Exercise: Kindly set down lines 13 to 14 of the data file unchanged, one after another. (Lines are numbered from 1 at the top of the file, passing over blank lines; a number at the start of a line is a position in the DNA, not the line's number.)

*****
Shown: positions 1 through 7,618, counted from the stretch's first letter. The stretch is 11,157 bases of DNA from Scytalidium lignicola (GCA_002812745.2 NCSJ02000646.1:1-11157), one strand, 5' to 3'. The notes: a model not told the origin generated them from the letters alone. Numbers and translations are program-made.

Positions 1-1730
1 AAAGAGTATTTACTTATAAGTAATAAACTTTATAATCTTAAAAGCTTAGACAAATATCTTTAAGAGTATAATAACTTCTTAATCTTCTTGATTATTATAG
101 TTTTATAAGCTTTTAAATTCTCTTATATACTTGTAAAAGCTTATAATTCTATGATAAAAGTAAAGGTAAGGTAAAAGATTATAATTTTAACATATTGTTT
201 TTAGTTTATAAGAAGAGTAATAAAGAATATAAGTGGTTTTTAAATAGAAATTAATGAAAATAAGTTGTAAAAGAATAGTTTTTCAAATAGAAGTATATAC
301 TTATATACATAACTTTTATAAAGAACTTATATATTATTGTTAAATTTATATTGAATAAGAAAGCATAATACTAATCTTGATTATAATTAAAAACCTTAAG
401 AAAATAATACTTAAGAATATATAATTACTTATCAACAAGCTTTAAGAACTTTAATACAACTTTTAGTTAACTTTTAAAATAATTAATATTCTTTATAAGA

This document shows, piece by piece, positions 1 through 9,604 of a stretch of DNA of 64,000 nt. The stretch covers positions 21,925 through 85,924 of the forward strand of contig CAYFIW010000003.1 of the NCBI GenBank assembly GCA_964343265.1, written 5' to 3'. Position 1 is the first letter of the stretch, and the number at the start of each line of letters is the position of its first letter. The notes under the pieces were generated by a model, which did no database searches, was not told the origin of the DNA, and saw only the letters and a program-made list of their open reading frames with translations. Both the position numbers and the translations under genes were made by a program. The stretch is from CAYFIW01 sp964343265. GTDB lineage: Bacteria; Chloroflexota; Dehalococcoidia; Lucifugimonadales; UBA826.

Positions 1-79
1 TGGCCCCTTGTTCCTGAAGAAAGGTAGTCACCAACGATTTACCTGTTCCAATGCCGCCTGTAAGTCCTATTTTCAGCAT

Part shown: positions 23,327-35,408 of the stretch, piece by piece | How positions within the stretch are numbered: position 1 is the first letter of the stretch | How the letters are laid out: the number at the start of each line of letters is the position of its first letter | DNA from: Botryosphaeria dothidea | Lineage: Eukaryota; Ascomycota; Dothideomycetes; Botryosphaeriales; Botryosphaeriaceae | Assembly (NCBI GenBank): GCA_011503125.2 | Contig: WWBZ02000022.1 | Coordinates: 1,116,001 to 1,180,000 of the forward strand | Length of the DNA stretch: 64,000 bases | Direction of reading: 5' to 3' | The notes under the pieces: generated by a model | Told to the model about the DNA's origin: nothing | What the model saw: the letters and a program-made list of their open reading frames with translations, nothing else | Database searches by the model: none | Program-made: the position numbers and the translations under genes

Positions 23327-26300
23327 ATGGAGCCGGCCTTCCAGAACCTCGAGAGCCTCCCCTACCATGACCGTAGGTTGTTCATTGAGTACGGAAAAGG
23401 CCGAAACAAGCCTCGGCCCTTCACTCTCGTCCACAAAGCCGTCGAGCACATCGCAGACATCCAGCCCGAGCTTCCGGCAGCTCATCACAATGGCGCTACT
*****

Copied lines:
23327 ATGGAGCCGGCCTTCCAGAACCTCGAGAGCCTCCCCTACCATGACCGTAGGTTGTTCATTGAGTACGGAAAAGG
23401 CCGAAACAAGCCTCGGCCCTTCACTCTCGTCCACAAAGCCGTCGAGCACATCGCAGACATCCAGCCCGAGCTTCCGGCAGCTCATCACAATGGCGCTACT